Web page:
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The Quadratic Formula

Module by: Kenny M. Felder. E-mail the author

Summary: This module discusses the quadratic formula.

In "Solving Quadratic Equations by Completing the Square" I talked about the common mathematical trick of solving a problem once, using letters instead of numbers, and then solving specific problems by plugging numbers into a general solution.

In the text, you go through this process for quadratic equations in general. The definition of a quadratic equation is any equation that can be written in the form:

ax 2 + bx + c = 0 ax 2 + bx + c = 0 size 12{ ital "ax" rSup { size 8{2} } + ital "bx"+c=0} {}
(1)

where a0a0 size 12{a <> 0} {}. By completing the square on this generic equation, you arrive at the quadratic formula:

x = b ± b 2 4 ac 2a x = b ± b 2 4 ac 2a size 12{x= { { - b +- sqrt {b rSup { size 8{2} } - 4 ital "ac"} } over {2a} } } {}
(2)

This formula can then be used to solve any quadratic equation, without having to complete the square each time. To see how this formula works, let us return to the previous problem:

9x 2 54 x + 80 = 0 9x 2 54 x + 80 = 0 size 12{9x rSup { size 8{2} } - "54"x+"80"=0} {}
(3)

In this case, a=9a=9 size 12{a=9} {}, b=54b=54 size 12{b= - "54"} {}, and c=80c=80 size 12{c="80"} {}. So the quadratic formula tells us that the answers are:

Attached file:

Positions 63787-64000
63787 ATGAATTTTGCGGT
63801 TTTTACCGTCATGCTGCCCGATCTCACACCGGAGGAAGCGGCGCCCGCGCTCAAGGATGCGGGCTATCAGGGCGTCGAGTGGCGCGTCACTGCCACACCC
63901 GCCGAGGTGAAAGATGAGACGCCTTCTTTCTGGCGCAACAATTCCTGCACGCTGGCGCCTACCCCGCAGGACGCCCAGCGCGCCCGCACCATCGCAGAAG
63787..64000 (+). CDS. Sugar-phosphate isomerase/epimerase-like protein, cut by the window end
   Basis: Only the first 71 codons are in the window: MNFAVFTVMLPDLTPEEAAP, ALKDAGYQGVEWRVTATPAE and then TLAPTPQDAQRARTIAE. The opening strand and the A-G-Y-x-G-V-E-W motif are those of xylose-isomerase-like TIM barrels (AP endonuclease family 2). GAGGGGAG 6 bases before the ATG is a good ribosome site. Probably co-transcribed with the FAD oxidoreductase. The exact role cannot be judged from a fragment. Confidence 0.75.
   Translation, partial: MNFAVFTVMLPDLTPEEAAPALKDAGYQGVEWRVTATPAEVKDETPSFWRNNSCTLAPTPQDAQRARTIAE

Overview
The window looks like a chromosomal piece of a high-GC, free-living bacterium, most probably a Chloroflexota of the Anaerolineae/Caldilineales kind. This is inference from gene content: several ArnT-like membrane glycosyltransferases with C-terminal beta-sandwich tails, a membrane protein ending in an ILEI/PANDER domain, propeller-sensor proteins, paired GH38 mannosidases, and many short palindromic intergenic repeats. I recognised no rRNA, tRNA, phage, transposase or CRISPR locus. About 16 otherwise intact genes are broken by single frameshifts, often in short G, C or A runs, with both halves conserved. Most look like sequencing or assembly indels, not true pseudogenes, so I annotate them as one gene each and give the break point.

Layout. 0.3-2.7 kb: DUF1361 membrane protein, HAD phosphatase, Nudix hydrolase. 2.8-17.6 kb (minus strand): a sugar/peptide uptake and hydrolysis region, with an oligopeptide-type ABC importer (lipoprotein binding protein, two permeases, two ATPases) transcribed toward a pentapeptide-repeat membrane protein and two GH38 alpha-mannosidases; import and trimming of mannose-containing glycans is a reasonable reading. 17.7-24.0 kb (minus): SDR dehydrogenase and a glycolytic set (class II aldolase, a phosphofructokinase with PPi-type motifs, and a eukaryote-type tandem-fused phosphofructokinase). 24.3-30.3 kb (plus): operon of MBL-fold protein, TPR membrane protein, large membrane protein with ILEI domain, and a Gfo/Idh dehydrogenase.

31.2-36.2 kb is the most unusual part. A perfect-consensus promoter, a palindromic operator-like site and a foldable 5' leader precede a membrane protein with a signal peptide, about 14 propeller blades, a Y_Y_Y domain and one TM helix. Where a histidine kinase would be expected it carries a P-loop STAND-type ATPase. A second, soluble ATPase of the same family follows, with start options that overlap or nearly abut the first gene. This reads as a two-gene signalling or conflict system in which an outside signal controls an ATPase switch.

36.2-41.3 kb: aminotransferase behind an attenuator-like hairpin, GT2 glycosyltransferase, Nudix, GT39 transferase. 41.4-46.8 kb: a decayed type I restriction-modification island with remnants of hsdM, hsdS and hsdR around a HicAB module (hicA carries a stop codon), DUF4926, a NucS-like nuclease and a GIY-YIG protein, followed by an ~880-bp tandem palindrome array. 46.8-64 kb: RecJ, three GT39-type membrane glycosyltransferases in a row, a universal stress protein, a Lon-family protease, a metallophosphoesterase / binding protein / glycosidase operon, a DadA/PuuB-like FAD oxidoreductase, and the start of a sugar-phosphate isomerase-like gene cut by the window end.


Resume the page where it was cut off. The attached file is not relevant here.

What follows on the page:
x = ( 54 ) ± ( 54 ) 2 4 ( 9 ) ( 80 ) 2 ( 9 ) x = ( 54 ) ± ( 54 ) 2 4 ( 9 ) ( 80 ) 2 ( 9 ) size 12{x= { { - \( - "54" \) +- sqrt { \( - "54" \) rSup { size 8{2} } - 4 \( 9 \) \( "80" \) } } over {2 \( 9 \) } } } {}
(4)

We’ll use a calculator here rather than squaring 54 by hand....

x = 54 ± 2916 2880 18 = 54 ± 36 18 = 54 ± 6 18 = 9 ± 1 3 x = 54 ± 2916 2880 18 = 54 ± 36 18 = 54 ± 6 18 = 9 ± 1 3 size 12{x= { {"54" +- sqrt {"2916" - "2880"} } over {"18"} } = { {"54" +- sqrt {"36"} } over {"18"} } = { {"54" +- 6} over {"18"} } = { {9 +- 1} over {3} } } {}
(5)

So we find that the two answers are 103103 size 12{ { {"10"} over {3} } } {} and 8383 size 12{ { {8} over {3} } } {}, which are the same answers we got by completing the square.

Using the quadratic formula is usually faster than completing the square, though still slower than factoring. So, in general, try to factor first: if you cannot factor, use the quadratic formula.

So why do we learn completing the square? Two reasons. First, completing the square is how you derive the quadratic formula. Second, completing the square is vital to graphing quadratic functions, as you will see a little further on in the chapter.

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